The actor who played Captain Kirk in “Star Trek” told Jeff Bezos his visit to the edge of space in the Blue Origin rocket was the most profound experience he could imagine.CreditCredit…Blue Origin, via EPA, via Shutterstock

Those concerns were absent on Wednesday as an effusive Mr. Shatner bent Mr. Bezos’ ear just outside the capsule after it landed, pouring forth words during a video livestream to describe his brief trek into the limits of the planet’s atmosphere. His trip aboard the rocket might have been conceived as a publicity stunt, but brushing the edge of the sky left the actor full of wonder, mixed with unease.

“What you have given me is the most profound experience I can imagine,” Mr. Shatner told Mr. Bezos, waxing poetically about the “immeasurably small” line he witnessed between Earth and space, describing it as a fragile, underappreciated boundary between life and death.

“This air which is keeping us alive is thinner than your skin,” he continued, adding: “it would be so important for everybody to have that experience, through one means or another.”

The Origin New Shepard rocket rising from the launch site on Wednesday.Credit…LM Otero/Associated Press

Spectators watched the New Shepard rocket carrying Mr. Shatner to the edge of space.Credit…Mario Tama/Getty Images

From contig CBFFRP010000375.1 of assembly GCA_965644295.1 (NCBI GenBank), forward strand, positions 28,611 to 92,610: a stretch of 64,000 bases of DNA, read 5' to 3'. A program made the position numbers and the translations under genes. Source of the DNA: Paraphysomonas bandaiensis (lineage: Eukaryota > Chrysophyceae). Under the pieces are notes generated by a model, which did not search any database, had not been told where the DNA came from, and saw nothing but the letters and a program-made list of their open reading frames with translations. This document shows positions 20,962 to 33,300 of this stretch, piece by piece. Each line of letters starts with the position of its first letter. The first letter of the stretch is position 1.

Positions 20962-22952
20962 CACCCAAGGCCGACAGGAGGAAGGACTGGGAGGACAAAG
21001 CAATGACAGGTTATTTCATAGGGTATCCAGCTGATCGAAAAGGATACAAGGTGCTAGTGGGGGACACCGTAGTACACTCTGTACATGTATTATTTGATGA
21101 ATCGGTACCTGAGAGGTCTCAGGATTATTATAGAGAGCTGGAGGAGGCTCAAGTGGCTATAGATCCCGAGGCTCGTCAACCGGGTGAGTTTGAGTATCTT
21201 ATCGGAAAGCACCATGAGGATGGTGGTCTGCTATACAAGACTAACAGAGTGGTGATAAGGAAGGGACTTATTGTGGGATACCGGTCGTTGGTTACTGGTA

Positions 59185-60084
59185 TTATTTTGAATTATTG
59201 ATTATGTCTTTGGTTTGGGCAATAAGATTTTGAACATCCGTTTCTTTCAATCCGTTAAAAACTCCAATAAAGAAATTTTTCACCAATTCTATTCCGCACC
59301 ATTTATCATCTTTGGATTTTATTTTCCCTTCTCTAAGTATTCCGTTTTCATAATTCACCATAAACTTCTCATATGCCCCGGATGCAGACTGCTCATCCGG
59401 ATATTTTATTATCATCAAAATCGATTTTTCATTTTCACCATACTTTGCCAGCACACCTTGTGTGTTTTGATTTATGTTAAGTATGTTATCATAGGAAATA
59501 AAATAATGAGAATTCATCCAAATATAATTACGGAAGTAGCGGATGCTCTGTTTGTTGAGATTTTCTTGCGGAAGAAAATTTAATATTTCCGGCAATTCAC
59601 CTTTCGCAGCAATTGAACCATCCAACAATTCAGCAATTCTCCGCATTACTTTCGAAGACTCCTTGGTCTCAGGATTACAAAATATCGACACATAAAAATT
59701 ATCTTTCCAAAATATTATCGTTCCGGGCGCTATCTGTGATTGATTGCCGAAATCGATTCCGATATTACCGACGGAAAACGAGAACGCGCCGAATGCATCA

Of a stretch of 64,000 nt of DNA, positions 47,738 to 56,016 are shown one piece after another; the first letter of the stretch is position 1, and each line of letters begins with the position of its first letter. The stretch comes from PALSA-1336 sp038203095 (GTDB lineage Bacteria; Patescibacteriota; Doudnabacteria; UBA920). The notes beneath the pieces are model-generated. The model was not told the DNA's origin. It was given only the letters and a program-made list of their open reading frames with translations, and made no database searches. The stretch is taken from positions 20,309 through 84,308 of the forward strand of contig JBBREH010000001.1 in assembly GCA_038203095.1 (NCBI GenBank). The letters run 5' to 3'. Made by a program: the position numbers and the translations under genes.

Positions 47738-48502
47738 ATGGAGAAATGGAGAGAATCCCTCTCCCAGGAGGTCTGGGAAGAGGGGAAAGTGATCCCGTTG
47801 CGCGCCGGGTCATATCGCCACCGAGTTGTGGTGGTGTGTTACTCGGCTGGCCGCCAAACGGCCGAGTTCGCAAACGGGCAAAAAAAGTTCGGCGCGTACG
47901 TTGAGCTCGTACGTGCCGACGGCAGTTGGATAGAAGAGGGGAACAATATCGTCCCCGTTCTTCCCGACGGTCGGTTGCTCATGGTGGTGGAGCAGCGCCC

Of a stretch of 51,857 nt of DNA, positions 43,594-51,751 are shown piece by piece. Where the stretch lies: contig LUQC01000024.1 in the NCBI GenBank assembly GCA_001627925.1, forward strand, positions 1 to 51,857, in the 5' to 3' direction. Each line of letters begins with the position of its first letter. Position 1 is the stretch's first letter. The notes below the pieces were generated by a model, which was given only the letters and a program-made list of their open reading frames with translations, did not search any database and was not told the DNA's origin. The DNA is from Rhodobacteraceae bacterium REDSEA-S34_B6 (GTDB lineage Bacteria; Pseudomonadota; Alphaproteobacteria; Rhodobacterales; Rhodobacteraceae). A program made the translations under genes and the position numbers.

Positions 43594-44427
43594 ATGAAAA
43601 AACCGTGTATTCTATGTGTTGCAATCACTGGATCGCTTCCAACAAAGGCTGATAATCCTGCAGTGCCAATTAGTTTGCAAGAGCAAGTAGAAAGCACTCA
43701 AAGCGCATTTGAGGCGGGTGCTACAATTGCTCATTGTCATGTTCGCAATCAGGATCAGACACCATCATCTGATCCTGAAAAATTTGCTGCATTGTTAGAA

Mr. Bezos, who has said he was inspired by “Star Trek” as a boy, listened, still as a statue. He may have been giving Mr. Shatner some space, but it was a sharp contrast to his appearance after his own brief spaceflight in July, when he was aboard the same spacecraft. Then, Mr. Bezos held forth from a stage, rousing condemnation from critics of the vast company he founded as he thanked Amazon’s employees and customers for making it possible for him to finance his private space venture.

Mr. Shatner shared the capsule on Wednesday with three other passengers: Audrey Powers, a Blue Origin vice president who oversees New Shepard operations, and two paying customers: Chris Boshuizen, a co-founder of the Earth-observation company Planet Labs, and Glen de Vries, a co-founder of a company that builds software for clinical researchers.